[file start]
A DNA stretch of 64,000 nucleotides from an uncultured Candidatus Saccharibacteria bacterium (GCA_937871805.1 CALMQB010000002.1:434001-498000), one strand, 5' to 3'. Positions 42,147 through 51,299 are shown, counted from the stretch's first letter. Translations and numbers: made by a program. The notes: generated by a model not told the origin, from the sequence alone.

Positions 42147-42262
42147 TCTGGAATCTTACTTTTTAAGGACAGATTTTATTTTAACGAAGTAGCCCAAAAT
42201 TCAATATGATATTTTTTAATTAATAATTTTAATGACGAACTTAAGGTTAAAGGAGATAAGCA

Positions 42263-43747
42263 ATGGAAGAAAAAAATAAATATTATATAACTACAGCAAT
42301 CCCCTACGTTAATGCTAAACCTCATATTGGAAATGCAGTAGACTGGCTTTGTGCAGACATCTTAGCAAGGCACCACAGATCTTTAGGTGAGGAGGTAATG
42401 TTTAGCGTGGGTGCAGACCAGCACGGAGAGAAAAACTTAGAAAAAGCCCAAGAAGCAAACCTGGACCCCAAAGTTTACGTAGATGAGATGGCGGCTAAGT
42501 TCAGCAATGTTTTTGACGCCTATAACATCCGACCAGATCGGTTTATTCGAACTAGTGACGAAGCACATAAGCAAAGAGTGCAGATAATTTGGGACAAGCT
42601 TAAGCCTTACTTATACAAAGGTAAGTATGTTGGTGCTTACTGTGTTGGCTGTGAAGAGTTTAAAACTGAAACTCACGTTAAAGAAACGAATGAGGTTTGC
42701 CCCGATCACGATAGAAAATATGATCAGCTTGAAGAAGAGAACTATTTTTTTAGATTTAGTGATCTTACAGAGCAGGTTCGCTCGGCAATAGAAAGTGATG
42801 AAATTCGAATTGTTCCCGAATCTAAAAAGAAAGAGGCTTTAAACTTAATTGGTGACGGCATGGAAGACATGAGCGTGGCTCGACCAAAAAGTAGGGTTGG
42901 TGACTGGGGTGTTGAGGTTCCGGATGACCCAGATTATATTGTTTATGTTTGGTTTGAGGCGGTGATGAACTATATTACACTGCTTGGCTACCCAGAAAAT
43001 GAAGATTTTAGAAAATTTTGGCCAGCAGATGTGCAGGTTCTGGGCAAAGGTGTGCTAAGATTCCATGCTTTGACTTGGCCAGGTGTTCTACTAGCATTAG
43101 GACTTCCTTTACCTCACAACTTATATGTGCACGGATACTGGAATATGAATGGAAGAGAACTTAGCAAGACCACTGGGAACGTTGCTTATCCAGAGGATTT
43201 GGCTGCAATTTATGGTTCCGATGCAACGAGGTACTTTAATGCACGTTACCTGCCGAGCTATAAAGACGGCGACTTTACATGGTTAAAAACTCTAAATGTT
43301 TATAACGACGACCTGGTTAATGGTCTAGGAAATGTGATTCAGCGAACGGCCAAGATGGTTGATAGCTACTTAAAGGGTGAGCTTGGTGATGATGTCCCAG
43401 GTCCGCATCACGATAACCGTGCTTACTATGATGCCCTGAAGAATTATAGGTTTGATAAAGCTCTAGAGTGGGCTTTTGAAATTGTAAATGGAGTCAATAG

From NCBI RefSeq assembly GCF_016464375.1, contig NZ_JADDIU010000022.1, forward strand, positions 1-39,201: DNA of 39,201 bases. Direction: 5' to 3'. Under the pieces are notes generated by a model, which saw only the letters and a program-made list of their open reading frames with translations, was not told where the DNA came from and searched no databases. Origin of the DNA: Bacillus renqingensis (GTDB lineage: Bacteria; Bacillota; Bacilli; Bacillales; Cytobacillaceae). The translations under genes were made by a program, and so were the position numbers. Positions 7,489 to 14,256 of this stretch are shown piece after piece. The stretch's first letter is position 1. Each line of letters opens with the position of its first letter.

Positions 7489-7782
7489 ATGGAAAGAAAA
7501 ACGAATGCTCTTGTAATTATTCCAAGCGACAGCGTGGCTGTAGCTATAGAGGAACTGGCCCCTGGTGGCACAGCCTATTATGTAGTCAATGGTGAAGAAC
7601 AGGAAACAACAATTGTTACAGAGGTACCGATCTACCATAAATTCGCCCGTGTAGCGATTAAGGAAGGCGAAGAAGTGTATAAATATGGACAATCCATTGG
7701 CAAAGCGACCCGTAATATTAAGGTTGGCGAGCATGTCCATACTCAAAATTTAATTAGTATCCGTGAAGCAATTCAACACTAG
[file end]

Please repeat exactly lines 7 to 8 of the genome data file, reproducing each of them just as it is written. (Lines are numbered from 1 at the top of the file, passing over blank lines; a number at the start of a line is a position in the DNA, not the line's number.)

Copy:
42301 CCCCTACGTTAATGCTAAACCTCATATTGGAAATGCAGTAGACTGGCTTTGTGCAGACATCTTAGCAAGGCACCACAGATCTTTAGGTGAGGAGGTAATG
42401 TTTAGCGTGGGTGCAGACCAGCACGGAGAGAAAAACTTAGAAAAAGCCCAAGAAGCAAACCTGGACCCCAAAGTTTACGTAGATGAGATGGCGGCTAAGT